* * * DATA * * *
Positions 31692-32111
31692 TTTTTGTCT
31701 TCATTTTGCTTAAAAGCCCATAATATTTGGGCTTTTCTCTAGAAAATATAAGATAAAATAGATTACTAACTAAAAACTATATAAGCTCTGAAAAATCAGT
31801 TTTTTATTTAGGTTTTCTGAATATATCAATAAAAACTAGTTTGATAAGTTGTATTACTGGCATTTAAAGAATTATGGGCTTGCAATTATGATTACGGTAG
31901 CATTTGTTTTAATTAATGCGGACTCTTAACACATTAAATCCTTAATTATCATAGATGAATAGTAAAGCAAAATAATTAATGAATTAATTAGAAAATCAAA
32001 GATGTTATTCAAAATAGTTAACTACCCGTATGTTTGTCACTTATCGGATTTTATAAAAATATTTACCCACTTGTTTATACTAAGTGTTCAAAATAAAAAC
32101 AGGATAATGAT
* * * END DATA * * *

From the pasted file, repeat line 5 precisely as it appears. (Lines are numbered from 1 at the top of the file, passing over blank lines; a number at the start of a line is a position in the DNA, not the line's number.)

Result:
31901 CATTTGTTTTAATTAATGCGGACTCTTAACACATTAAATCCTTAATTATCATAGATGAATAGTAAAGCAAAATAATTAATGAATTAATTAGAAAATCAAA